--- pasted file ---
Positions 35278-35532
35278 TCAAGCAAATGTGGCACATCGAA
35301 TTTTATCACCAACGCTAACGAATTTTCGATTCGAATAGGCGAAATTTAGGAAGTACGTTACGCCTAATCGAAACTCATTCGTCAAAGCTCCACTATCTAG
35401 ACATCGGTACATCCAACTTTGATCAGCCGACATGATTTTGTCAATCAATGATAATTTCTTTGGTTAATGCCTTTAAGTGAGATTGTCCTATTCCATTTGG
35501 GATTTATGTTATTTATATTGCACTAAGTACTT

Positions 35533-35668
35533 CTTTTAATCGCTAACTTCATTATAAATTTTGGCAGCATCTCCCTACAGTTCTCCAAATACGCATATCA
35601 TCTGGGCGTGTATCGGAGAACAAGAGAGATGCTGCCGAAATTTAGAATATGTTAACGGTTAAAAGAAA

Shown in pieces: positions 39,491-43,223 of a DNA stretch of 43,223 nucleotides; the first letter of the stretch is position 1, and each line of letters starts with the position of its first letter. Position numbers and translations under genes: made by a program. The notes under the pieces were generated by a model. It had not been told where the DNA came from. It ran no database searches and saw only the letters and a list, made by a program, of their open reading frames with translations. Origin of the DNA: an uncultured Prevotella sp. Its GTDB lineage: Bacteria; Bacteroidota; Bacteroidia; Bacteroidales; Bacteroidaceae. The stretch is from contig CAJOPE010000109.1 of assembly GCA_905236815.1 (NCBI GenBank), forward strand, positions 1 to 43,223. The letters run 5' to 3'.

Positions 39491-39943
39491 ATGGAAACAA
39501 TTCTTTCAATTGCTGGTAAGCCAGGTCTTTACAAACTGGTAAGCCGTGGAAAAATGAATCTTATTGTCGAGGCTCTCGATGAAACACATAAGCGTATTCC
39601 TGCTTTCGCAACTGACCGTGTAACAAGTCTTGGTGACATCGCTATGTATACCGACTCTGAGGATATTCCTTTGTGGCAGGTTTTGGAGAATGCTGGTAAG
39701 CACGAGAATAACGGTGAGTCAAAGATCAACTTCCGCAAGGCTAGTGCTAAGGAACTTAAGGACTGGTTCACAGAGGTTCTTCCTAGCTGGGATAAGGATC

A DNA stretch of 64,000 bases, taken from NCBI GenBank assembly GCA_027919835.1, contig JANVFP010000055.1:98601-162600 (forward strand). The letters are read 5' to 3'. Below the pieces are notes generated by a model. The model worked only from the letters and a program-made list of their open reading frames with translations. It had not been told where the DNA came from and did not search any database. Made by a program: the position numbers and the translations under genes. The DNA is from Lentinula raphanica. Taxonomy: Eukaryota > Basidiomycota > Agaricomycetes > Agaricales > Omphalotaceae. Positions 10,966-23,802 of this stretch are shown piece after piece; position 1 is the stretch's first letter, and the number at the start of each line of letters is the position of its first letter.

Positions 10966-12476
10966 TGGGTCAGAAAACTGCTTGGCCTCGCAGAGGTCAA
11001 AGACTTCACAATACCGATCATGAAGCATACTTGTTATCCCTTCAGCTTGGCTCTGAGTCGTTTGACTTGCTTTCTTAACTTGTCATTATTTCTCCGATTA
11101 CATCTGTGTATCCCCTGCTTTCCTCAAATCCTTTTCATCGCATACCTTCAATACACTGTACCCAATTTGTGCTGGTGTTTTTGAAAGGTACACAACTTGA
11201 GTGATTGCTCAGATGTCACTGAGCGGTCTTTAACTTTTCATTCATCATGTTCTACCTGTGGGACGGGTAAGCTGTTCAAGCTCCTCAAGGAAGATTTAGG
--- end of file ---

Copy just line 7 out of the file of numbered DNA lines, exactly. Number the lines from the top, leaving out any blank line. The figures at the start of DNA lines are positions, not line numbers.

35533 CTTTTAATCGCTAACTTCATTATAAATTTTGGCAGCATCTCCCTACAGTTCTCCAAATACGCATATCA